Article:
Buddha’s Hand exotica at Koloa Sunshine Market

KOLOA — Eric Young said there are only a few trees bearing Buddha’s Hand on Kaua‘i, and fewer in other places.

The fruit from this rare tree resembles a citrus gone amuck as it rested among the Meyer lemon offerings and complementing the equally unusual Dragon Fruit offerings he had at the Koloa Sunshine Market.

“It’s the Buddha’s Hand,” Young said. “It’s hard to get, has no pulp, but if you smell it, it’s got a real strong armona.”

In China, the Buddha’s Hand citron symbolizes happiness and long life because its name, fo-shou, has those meanings when written with other characters, states the University of California Riverside website after researching a plant imported from Hawai‘i in 1975.

Though esteemed chiefly for its exquisite form and aroma, the Buddha’s Hand fruit is also eaten in desserts and savory dishes, and the sliced, dried peel of immature fruits is prescribed as a tonic in traditional medicine.

In Japan, the Buddha’s Hand is known as bushukan and is a popular gift at New Year’s as it is believed to bestow good fortune on a household.

Some varieties of Buddha’s Hand citron have a sour pulp, some none at all, states the Flavor and Fortune website dedicated to the art and science of Chinese cuisine.

However, cooks interested in exotica value the fruit for its aromatic peel. Gary Palm of The Mission Inn in Riverside, Calif., chops up pieces of rind to add a slightly bitter citrus tinge to fish marinades, and Lindsey Shere, pastry chef of Chez Panisse in Berkely, Calif., uses the candied peel in Italian desserts such as pane forte. Allan Susser of Chef Allen’s in Adventura, Fla., bakes pieces of candied rind in biscotti, adding flavor he describes as “kumquat-tangerine” which is distinct from the more lemony flavor of regular citrus.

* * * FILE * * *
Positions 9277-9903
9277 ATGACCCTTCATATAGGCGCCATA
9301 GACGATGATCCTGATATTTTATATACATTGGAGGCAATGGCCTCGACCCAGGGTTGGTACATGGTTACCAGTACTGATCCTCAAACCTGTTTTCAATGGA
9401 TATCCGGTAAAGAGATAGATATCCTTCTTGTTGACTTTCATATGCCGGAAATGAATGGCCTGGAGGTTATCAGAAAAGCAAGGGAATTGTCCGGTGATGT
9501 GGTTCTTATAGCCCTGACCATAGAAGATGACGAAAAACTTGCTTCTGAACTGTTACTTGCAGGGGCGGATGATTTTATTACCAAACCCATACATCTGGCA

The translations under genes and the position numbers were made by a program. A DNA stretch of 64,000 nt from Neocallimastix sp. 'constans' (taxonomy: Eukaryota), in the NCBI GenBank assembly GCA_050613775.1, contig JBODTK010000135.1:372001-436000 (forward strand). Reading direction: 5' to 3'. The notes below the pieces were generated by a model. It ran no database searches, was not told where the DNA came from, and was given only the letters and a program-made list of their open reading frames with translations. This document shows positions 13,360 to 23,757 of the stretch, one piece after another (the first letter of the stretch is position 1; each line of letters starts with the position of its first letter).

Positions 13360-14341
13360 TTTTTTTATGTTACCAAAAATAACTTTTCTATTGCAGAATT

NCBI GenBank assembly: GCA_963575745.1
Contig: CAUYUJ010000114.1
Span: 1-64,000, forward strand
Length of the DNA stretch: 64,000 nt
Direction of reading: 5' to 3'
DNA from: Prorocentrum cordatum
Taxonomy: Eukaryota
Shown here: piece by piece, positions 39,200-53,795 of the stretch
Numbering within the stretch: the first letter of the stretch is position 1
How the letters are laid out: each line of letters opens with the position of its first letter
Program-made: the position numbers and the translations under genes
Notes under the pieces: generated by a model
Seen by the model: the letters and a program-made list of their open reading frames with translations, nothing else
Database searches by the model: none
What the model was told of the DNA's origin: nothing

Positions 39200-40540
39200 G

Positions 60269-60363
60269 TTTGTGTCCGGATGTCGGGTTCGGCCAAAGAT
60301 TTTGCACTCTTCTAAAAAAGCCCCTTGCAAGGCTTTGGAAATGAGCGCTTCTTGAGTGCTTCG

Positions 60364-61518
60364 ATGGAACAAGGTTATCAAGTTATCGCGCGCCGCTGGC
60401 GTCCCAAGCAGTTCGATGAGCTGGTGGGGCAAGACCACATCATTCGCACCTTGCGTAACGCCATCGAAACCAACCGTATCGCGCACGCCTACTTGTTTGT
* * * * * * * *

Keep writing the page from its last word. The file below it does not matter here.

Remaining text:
Todd Porter and Diane Cu on the WhiteOnRiceCouple website (http://whiteonricecouple.com/recipes/buddhas-hand-dressing/) offers a Buddha’s Hand Dressing which can be sprinkled over a green salad.

The Produce Oasis website states when any dish calls for lemon zest, look first for Buddha’s Hand.


Your email address will not be published. Required fields are marked *


By participating in online discussions you acknowledge that you have agreed to the TERMS OF SERVICE. An insightful discussion of ideas and viewpoints is encouraged, but comments must be civil and in good taste, with no personal attacks. If your comments are inappropriate, you may be banned from posting. To report comments that you believe do not follow our guidelines, send us an email.